Contemplating Beer in a Galaxy Far, Far Away
As a lifelong Star Wars fanatic—yes, I even like the controversial recent trilogy—who was only in middle school when Episode III was released, I find myself looking at the movies through a new lens now that I’m older, and a drinker. When the smugglers and space scum are swilling blond drink in the cantina scene from A New Hope, I wonder: What are they drinking? Is that a brew house behind the bar? And do Jedi eschew alcohol or emulate the similarly cowled monks of brewing? The hypotheticals abound.
Pushed by the coming Dec. 18 opening of Star Wars: The Force Awakens, my nerdy interest has lasered in on two questions: How do Star Wars and beer intersect, and what will I drink to celebrate the new release?
In a recent issue of All About Beer Magazine, with a comic book-themed cover exclaiming “Beer Saves the Day!” two reporters—Jeff Cioletti and Mark Peters—drew out and explained the confluent geekiness of beer and comic books. Star Wars, while also sporting that connection, has even deeper links to beer in both its construction and its audience, ties that go beyond new star Daisy Ridley’s familiarity with the grapefruit and hoppy notes of beer from her job as a former pub hand.
Similar to how beer has reinvigorated, popularized and even updated traditional styles in the last few decades (see goses and gruits), Star Wars took old cinematic devices from the samurai movies of Akira Kurosawa, as well as classic Shakespearean tropes of father-son tales of redemption, ghosts demanding society’s salvation and confused protagonist twins, then brought them into a futuristic setting.
For further clarification, turn to the seemingly oxymoronic opening credits of every Star Wars movie. The space age setting exists “a long time ago, in a galaxy far, far away” because past influences are what brought the future and present trappings of intergalactic travel and reinvented beer to light.
Secondly, there’s audience. In 2014 the Brewers Association said that more and more millennials are drinking craft beer. Many of them, like me, were children or teens for Episodes I, II and III. In that same announcement, the association kept the description of the median craft beer drinker as being 39-54 years old (the 39 number came from 2001). Those folks would have been children or teens when the original Star Wars trilogy came out, the exact demographic that New Yorker writer Ian Crouch—despite my vehement disagreement—believes Star Wars most captivated and continues to carry (he believes Star Wars is only for kids and nostalgic adults).
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In terms of my second question, what to drink for The Force Awakens and my likely pre-release Star Wars marathon, some brewers that fall within that latter demographic have the answer.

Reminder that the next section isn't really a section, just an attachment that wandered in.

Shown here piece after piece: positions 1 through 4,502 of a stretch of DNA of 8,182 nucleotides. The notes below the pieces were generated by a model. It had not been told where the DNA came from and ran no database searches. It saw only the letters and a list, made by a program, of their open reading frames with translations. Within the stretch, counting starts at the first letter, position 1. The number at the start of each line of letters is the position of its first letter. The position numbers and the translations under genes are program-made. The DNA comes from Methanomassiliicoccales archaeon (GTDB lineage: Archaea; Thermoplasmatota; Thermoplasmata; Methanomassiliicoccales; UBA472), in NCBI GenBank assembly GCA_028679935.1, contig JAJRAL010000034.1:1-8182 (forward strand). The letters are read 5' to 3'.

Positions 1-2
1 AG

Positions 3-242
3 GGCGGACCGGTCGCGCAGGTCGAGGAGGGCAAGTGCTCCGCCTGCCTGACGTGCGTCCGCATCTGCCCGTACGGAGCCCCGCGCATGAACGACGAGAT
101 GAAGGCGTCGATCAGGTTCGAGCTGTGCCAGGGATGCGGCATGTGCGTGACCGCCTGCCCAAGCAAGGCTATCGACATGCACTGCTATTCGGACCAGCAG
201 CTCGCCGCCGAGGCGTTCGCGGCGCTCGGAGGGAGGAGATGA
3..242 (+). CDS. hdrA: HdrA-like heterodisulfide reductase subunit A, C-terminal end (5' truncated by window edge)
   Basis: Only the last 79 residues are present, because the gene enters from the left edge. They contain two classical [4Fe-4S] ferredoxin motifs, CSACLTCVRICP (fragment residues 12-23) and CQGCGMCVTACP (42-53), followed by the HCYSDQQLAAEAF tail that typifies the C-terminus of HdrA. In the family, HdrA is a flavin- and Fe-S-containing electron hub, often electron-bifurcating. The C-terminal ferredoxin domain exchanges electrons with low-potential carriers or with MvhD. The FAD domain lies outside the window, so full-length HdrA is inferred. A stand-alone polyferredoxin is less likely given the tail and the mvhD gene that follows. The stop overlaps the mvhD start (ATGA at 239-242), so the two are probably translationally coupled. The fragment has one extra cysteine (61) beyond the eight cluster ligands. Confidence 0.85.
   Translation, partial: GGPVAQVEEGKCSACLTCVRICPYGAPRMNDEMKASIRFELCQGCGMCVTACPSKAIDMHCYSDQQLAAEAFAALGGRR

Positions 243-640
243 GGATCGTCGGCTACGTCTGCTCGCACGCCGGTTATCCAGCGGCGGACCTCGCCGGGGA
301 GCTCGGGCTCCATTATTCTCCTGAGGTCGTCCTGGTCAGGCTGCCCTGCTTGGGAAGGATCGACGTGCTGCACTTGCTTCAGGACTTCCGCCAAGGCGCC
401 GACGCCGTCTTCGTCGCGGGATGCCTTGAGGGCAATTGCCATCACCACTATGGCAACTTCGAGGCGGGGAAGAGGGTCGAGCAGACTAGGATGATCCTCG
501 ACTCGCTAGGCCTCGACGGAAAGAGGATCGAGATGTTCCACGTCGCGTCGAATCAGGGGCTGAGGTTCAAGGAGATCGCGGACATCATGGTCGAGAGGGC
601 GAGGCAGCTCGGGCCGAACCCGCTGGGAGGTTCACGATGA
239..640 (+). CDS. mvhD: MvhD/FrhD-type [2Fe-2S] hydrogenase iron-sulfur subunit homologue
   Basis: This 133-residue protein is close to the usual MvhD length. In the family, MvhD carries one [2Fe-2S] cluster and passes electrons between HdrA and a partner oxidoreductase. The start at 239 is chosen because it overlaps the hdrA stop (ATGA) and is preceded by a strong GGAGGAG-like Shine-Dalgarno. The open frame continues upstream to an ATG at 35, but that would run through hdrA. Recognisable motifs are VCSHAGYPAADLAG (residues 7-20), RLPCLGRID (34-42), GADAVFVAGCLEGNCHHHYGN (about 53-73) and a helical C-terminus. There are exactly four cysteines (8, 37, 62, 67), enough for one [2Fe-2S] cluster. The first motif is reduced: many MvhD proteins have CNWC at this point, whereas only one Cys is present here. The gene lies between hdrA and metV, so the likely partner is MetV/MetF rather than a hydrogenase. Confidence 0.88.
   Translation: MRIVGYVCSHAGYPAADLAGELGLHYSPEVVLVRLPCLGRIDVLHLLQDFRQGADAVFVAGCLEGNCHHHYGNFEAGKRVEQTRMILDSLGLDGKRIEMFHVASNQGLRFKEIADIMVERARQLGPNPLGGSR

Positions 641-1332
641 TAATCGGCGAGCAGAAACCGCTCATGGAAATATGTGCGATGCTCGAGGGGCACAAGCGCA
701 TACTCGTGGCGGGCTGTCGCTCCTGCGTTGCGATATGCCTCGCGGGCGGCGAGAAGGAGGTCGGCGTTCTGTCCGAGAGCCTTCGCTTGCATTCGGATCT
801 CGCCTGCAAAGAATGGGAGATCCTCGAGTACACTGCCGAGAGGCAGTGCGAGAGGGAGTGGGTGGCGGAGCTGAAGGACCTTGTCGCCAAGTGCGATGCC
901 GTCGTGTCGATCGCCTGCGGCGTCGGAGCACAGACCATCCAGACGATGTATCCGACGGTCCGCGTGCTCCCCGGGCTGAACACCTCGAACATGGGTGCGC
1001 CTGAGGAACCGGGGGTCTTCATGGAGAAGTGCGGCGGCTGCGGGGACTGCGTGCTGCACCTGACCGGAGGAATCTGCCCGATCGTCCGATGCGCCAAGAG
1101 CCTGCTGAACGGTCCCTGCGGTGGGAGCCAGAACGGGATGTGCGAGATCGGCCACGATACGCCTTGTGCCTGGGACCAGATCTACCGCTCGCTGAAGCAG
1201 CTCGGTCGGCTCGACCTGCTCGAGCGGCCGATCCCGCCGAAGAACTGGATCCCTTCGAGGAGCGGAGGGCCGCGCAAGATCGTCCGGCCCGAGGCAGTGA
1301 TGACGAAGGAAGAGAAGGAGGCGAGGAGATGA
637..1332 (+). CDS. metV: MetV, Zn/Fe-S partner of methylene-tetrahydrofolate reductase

Dan Carrico, a co-owner and operator of Thorn St. Brewing in San Diego, doesn’t consider himself a Star Wars fanatic, but the original trilogy were some of his favorite movies while growing up. His co-workers, for the most part, he says, are of the same age and interest in the movies.
Thorn St. has multiple Star Wars-themed beers, from the year-round Far Far Away IPA (named aptly for its Galaxy hops), to the seasonal Chewbacca Doppelbacca and the limited Menace Imperial IPA.
“Far Far Away is a very, very popular one; the hops that go into it are not ones that are super easy to get,” says Carrico. “The Menace, we run out of it in about a week; it’s one of our best beers.”
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Two other breweries with Star Wars-themed beers that I talked to also had a deep love for the movies that a cease-and-desist letter and a lawsuit from Lucas Films couldn’t even throw off.
“Basically the letter suggested that our label resembled some character from the movies,” says Matt Westfall, head brewer of New England Brewing in Woodbridge, Connecticut, which makes the Imperial Stout Trooper Russian imperial stout.
To respond, the brewery put Groucho Marx glasses on the label.
“In addition to being nerds, we’re also smartasses. And we thought the best way to handle that situation was to be funny about it and disguise it with classic humor,” Westfall says. “We never heard another word.”
Empire Brewing Co. in Syracuse, New York, had a few more legal hoops to jump through than New England. After Lucas Films sued the company over its Empire Strikes Bock maibock, Empire had to change the beer’s name to Strikes Bock by Empire Brewing Co. in a legal agreement.
“I understand where they’re coming from. It’s a huge brand that they have, and there’s a reason there’s copyright laws and trademarks,” said Tim Butler, Empire’s brewmaster. “Everyone walked away happy.”
While Strikes Bock won’t be available for The Force Awakens—though it will be ready for May the 4th (Star Wars day)—Thorn St.’s brews will all likely be on draft when the new movie comes out. Imperial Stout Trooper, says Westfall, usually comes out a week before Christmas: Dec. 18, the coincidental release date of The Force Awakens.
Whether or not the theater I’ll be heading to for the new movie has one of the aforementioned apropos brews, I have one thing to say:
“Never tell me the odds.”
Bo McMillan is a writer and self-professed nerd based out of Chapel Hill, North Carolina, whose interests include food history, coffee, contemporary literature and, of course, Star Wars and beer.